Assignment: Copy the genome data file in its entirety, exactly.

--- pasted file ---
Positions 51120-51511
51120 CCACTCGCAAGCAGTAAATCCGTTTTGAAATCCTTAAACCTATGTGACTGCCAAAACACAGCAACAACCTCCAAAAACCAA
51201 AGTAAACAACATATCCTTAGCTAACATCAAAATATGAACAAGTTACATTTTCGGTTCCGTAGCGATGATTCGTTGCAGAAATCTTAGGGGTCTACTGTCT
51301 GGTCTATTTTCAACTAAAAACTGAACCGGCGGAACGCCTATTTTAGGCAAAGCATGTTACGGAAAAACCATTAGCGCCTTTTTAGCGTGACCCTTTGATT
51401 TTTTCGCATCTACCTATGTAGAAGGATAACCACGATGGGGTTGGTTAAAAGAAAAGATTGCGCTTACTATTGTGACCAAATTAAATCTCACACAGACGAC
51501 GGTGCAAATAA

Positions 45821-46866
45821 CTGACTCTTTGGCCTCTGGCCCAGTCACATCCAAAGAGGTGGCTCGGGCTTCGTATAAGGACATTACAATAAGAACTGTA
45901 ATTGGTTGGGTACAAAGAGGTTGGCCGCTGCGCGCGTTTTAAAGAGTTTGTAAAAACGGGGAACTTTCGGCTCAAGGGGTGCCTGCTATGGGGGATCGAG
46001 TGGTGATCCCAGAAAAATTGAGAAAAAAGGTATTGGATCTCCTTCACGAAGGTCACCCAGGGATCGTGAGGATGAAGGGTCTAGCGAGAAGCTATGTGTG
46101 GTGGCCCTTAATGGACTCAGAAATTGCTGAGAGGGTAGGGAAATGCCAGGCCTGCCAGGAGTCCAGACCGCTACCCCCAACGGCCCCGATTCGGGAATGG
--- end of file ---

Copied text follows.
Positions 51120-51511
51120 CCACTCGCAAGCAGTAAATCCGTTTTGAAATCCTTAAACCTATGTGACTGCCAAAACACAGCAACAACCTCCAAAAACCAA
51201 AGTAAACAACATATCCTTAGCTAACATCAAAATATGAACAAGTTACATTTTCGGTTCCGTAGCGATGATTCGTTGCAGAAATCTTAGGGGTCTACTGTCT
51301 GGTCTATTTTCAACTAAAAACTGAACCGGCGGAACGCCTATTTTAGGCAAAGCATGTTACGGAAAAACCATTAGCGCCTTTTTAGCGTGACCCTTTGATT
51401 TTTTCGCATCTACCTATGTAGAAGGATAACCACGATGGGGTTGGTTAAAAGAAAAGATTGCGCTTACTATTGTGACCAAATTAAATCTCACACAGACGAC
51501 GGTGCAAATAA

Positions 45821-46866
45821 CTGACTCTTTGGCCTCTGGCCCAGTCACATCCAAAGAGGTGGCTCGGGCTTCGTATAAGGACATTACAATAAGAACTGTA
45901 ATTGGTTGGGTACAAAGAGGTTGGCCGCTGCGCGCGTTTTAAAGAGTTTGTAAAAACGGGGAACTTTCGGCTCAAGGGGTGCCTGCTATGGGGGATCGAG
46001 TGGTGATCCCAGAAAAATTGAGAAAAAAGGTATTGGATCTCCTTCACGAAGGTCACCCAGGGATCGTGAGGATGAAGGGTCTAGCGAGAAGCTATGTGTG
46101 GTGGCCCTTAATGGACTCAGAAATTGCTGAGAGGGTAGGGAAATGCCAGGCCTGCCAGGAGTCCAGACCGCTACCCCCAACGGCCCCGATTCGGGAATGG